I had never been really impressed by Western-style restaurants in Korea, in fact, I have been disappointed many times. So, on my occasional trips to Seoul or Busan, I always looked forward to getting my European food fix. That was before I went to La Luce for the first time and realized it is possible to find the authentic taste of Europe not far from downtown Daegu.
Behind the open kitchen at La Luce works Kim Seon-il, who learned the ins and outs of Italian cuisine in Lotte Hotel’s Peninsula restaurant in Seoul under the supervision of its Italian executive chef at the moment, Santino Sortino. Fortunately for us, he later decided to come down to Daegu and open La Luce, meaning “light” in Italian. The main ingredients of his creations – cheese, jamón, chorizo, olive and truffle oils – are imported from Europe, while he buys fresh products at a local market.
Their extensive menu essentially offers Italian, Spanish and Greek food. The menu is written in Korean and English and includes detailed descriptions (the chef also speaks some English and is willing to answer questions). There is a broad assortment of salads, pasta, and some meat dishes, like homemade hamburger and lamb.
A while after ordering, we were served a basket with focaccia and some olive oil for dipping. Our meal couldn’t have started in a better way. Fermented for 24 hours and baked twice a day (lunch and dinner separately), La Luce’s focaccia has a delicate rosemary scent, and it makes a perfect treat to tickle the appetite.
Our first main was Coca de Señorita. Served on a wooden board, Coca de Señorita has the appearance of a pizza, but it’s different. ‘Coca’ is the Catalan word for the flatbread that forms the base of this dish. On top of it, vegetables, ham or anchovies can be arranged to one’s taste. Unlike pizza, it has no cheese or tomato sauce. La Luce’s coca is topped with a layer of spinach, roasted yellow bell pepper, cherry tomato, and bacon. I was born and raised in Catalonia and, honestly, I was greatly impressed by the fact that they didn’t name it ‘Spanish pizza’ or threw Spanish-style ingredients on it irrationally.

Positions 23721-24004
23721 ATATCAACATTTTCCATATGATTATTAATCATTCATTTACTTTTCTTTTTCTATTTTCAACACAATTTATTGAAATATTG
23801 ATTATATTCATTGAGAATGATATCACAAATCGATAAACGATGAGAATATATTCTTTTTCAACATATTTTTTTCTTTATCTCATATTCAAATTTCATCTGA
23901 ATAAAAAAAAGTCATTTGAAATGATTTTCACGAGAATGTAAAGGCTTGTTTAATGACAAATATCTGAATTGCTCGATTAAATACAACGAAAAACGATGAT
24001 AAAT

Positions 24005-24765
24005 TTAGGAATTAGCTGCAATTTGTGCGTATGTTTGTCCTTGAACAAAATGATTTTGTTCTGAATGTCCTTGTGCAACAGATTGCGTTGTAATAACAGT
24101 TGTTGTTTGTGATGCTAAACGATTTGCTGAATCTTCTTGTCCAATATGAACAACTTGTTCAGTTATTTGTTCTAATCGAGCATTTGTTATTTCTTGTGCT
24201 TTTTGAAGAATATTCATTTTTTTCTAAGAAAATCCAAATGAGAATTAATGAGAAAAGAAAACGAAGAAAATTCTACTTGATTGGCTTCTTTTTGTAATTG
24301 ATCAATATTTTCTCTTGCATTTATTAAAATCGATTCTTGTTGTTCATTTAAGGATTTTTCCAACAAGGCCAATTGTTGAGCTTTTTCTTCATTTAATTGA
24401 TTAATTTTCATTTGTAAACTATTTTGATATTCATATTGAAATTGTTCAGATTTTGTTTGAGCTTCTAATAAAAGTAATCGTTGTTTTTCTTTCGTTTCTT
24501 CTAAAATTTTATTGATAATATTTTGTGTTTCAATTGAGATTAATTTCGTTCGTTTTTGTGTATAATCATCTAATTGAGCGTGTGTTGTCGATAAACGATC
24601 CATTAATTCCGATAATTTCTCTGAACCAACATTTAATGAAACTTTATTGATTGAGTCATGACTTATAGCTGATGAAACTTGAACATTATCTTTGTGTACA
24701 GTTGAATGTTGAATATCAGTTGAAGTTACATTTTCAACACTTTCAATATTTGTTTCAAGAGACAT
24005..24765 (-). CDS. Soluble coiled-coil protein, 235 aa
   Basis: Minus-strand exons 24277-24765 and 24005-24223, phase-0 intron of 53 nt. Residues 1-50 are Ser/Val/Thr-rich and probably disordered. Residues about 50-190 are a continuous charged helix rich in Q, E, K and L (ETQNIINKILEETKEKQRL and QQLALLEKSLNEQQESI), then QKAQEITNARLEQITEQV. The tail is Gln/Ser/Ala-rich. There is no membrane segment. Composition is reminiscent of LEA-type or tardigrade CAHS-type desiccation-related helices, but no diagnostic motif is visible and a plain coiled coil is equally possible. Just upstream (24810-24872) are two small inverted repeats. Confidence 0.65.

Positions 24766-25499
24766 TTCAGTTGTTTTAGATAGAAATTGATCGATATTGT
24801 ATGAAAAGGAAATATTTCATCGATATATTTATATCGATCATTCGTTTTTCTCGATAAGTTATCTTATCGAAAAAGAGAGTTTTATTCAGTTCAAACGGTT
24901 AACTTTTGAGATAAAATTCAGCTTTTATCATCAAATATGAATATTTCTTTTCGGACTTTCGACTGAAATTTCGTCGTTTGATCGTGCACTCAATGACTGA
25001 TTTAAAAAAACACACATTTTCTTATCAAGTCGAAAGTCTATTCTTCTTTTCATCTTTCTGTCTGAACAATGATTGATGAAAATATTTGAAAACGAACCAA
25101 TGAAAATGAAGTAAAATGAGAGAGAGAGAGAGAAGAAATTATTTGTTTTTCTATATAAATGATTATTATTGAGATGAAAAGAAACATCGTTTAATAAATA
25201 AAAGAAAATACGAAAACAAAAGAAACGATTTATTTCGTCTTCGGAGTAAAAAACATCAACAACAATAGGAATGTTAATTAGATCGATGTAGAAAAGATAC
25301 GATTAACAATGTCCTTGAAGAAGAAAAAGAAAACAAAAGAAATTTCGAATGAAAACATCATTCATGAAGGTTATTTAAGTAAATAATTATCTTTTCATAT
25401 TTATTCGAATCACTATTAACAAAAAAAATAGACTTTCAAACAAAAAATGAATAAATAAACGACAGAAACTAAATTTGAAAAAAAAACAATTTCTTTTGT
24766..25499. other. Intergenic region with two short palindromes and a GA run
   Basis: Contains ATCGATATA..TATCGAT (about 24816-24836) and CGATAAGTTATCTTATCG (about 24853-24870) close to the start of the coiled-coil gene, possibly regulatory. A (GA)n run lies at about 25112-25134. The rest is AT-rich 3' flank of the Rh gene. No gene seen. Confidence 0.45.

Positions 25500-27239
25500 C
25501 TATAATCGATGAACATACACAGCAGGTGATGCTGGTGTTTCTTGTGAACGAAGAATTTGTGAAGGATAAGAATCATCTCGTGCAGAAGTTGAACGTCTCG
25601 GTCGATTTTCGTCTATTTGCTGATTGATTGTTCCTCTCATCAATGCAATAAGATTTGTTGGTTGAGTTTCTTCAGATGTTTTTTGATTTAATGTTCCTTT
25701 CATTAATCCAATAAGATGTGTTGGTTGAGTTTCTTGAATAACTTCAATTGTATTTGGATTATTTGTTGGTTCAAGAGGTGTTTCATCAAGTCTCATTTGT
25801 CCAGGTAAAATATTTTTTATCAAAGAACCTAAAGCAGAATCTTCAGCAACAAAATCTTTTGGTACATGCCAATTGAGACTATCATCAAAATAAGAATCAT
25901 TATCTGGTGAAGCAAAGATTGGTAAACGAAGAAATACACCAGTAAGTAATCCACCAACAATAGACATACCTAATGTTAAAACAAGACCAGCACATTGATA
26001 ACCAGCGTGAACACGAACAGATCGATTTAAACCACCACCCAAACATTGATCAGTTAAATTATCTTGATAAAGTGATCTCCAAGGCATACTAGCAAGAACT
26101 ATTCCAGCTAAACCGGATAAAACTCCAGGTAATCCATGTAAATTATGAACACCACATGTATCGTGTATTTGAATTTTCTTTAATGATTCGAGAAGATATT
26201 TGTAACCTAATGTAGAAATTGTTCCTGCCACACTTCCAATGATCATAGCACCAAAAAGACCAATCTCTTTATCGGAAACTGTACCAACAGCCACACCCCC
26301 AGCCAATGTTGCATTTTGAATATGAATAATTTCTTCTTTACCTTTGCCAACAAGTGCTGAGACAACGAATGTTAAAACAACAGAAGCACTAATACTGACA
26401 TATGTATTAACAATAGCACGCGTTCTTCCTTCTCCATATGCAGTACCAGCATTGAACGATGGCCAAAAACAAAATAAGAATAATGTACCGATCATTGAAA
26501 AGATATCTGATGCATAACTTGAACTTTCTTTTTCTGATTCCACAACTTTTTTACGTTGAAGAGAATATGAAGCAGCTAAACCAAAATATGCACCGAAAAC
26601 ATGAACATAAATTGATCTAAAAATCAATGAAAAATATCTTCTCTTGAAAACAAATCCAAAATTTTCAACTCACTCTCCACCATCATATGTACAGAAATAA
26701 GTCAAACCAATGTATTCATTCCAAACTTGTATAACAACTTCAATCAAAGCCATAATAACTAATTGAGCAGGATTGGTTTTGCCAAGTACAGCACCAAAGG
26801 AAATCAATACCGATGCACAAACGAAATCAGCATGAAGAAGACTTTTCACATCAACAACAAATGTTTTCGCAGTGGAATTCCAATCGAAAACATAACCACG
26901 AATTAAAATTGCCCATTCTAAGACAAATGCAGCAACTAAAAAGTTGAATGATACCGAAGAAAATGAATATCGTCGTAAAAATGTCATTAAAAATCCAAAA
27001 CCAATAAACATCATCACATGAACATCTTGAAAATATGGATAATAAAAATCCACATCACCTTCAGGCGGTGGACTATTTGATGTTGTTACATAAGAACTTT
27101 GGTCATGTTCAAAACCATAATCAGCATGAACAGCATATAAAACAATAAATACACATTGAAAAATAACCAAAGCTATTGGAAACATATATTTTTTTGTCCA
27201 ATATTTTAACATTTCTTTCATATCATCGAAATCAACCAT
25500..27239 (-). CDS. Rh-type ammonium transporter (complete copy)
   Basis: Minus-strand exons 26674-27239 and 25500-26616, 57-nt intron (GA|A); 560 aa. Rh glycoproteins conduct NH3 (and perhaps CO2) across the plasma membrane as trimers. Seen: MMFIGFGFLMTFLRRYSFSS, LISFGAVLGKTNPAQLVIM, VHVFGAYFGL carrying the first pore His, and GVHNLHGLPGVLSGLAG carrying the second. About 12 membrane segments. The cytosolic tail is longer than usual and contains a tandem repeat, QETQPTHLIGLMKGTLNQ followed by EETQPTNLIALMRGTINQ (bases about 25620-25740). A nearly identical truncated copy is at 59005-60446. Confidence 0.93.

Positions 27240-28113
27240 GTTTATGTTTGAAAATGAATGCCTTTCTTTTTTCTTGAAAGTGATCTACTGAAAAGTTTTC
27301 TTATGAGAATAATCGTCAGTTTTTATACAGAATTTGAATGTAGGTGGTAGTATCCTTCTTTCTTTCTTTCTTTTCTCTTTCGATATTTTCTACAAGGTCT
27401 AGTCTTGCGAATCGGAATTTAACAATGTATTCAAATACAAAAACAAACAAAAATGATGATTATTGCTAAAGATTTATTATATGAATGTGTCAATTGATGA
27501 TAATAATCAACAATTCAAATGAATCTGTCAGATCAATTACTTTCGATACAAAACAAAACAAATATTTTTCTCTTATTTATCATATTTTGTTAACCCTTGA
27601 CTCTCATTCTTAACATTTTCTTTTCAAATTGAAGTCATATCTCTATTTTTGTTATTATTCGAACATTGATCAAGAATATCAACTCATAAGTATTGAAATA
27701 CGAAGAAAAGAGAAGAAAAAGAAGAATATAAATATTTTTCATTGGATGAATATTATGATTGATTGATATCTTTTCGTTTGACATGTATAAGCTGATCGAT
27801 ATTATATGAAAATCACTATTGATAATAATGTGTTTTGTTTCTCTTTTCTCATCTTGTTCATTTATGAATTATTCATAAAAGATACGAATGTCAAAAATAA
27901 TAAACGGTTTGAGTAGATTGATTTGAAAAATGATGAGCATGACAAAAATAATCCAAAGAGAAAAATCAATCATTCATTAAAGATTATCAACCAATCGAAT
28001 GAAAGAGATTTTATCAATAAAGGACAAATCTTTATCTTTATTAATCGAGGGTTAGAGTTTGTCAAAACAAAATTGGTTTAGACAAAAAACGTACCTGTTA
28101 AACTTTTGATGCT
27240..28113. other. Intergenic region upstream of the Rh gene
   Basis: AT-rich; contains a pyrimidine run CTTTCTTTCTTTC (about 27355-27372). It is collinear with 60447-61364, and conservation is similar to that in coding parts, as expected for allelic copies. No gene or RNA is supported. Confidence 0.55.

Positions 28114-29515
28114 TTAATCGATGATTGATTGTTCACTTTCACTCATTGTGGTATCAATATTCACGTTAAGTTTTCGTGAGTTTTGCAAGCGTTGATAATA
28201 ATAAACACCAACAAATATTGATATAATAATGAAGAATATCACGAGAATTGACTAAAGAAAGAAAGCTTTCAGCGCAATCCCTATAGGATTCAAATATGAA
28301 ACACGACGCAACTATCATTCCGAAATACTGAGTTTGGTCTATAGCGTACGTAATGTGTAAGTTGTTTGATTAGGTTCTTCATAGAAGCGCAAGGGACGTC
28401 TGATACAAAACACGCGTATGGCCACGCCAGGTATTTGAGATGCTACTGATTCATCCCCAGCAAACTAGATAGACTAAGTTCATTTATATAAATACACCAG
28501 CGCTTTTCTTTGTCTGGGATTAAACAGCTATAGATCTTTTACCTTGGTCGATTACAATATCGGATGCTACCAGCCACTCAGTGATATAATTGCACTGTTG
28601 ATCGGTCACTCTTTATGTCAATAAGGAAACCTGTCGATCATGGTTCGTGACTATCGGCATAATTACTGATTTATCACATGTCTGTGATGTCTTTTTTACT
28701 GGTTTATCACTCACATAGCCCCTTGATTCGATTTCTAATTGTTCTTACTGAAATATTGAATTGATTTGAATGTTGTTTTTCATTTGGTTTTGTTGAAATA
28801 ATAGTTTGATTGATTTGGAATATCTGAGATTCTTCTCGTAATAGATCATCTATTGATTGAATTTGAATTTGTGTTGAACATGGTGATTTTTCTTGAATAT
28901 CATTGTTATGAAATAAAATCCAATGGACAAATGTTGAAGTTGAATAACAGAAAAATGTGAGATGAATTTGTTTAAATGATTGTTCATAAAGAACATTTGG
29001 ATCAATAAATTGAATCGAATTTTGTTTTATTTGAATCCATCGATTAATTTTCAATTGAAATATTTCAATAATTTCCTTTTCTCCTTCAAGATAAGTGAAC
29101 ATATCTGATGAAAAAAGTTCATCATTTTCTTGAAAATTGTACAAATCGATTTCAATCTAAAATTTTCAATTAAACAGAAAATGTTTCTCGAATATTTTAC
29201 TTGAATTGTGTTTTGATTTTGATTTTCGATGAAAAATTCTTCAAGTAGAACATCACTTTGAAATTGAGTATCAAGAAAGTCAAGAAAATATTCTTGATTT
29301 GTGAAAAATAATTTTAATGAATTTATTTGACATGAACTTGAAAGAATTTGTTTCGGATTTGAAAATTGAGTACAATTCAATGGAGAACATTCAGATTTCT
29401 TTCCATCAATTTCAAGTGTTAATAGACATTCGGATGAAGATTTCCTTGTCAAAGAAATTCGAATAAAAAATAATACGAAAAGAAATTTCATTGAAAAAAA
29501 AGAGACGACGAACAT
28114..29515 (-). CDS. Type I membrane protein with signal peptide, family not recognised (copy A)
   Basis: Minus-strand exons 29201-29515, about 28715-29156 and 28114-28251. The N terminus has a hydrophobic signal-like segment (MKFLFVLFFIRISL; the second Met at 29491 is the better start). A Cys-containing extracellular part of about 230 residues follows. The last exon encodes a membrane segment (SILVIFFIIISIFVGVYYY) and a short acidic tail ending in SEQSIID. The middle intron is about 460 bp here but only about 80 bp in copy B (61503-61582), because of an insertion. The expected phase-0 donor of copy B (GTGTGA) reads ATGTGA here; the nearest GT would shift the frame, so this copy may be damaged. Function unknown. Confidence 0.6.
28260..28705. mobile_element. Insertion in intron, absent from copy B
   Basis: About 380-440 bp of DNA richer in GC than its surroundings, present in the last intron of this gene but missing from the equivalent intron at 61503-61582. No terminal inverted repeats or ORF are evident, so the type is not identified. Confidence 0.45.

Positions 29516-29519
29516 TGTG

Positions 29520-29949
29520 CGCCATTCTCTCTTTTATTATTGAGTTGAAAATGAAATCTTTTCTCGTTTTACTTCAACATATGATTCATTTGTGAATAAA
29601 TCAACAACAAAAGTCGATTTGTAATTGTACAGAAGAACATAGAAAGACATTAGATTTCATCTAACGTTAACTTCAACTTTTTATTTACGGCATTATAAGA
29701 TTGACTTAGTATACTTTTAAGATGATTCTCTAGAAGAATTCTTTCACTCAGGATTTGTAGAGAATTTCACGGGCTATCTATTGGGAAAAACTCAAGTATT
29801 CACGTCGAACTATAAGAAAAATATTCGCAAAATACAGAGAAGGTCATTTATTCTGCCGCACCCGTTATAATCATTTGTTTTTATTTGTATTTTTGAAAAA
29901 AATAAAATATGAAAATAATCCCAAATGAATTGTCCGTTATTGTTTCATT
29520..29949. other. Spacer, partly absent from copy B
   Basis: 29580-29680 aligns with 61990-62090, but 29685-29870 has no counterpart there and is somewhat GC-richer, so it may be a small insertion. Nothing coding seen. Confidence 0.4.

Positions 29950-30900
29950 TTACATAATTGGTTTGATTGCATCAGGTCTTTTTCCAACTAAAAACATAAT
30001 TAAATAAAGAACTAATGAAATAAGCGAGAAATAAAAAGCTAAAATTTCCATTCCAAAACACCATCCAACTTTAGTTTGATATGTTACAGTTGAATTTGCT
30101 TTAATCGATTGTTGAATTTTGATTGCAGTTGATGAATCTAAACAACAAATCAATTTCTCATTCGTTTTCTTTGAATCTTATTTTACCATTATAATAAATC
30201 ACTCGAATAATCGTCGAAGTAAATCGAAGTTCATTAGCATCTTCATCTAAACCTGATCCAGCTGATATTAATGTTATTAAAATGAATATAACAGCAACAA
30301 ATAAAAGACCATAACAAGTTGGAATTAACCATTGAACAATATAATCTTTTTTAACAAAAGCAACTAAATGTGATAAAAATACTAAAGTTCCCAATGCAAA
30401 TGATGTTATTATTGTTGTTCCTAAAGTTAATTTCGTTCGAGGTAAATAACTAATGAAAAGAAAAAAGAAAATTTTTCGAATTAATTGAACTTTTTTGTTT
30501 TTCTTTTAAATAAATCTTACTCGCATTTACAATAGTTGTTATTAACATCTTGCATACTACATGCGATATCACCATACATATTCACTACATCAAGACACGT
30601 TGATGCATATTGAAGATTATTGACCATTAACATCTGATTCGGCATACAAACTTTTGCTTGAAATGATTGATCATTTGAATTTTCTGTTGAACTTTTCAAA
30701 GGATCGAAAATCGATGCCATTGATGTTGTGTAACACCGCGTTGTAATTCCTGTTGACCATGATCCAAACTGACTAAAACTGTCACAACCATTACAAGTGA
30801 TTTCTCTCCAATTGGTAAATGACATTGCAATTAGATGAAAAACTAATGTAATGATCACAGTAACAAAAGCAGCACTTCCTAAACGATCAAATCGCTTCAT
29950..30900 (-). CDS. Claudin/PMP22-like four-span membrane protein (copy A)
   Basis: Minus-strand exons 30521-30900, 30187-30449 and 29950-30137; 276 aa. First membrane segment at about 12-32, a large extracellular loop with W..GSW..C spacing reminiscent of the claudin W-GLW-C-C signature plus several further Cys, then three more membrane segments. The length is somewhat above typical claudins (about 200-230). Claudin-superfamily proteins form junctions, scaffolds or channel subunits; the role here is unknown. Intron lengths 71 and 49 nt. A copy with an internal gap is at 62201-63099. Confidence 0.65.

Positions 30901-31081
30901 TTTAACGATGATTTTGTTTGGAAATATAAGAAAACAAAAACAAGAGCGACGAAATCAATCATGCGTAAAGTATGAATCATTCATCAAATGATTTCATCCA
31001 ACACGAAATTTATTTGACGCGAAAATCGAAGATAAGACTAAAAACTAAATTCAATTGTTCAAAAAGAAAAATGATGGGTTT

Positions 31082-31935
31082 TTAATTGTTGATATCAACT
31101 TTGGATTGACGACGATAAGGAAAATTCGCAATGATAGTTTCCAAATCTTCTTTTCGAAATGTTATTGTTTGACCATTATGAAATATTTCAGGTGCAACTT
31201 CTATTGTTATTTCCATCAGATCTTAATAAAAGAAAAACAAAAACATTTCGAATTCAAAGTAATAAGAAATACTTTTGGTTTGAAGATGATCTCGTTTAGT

We were taking our Coca slice when Moussaka landed on our table. I had done my research before my visit to La Luce, and I knew I would be ordering this oven-baked Greek dish. I hadn’t been able to eat Moussaka in ages, and it was just as soft and salty as I expected. Moussaka is made of layered eggplant slices, tomato sauce, and cheese, which creates a thin crispy crust after baking. Mr. Kim tells me later it’s one of their most popular dishes, and I’m not surprised.
Our last main was Risotto con Quattro Formaggi e Controfiletto di Manzo. To be honest, I am not a risotto fan myself (although a big cheese fan), but this was by far the best dish I tried at La Luce. Its creamy look is the result of a delicious blend of Parmigiano Reggiano, Camembert, Pecorino Romano, and Emmental. La Luce’s four cheese risotto is topped with slices of grilled sirloin beef, which, to my taste, could have been omitted, but meat lovers will like this touch.
Thanks to the generous portions we were really full at this point, but, well, there’s always room for dessert. Their daily sherbet seemed to be just what we needed, light and refreshing. We were served basil sherbet in a cocktail cup from which came a really intense herbal smell. The chef explained it was a combination of basil, squeezed lemon, sugar, and gin, and yes, it was as refreshing as it sounds.
As we walked out our tummies were full of food and our soul was full of joy, but I couldn’t stop thinking about coming back for more of that well-cooked warming food. How does buttercup squash soup with carrot, rosemary and extra virgin olive oil sound for one of those freezing winter evenings?
141, Dongdeok-ro, Jung-Gu, Daegu 700-412 (2nd floor). 대구 중구 삼덕동 동덕로 141
Parking lot available
053-606-0733 / 010-7501-3824
11:30 – 22:30 (break time 15:30 – 17:30). Closed on Sunday.
Written and photographed by Monica Santos.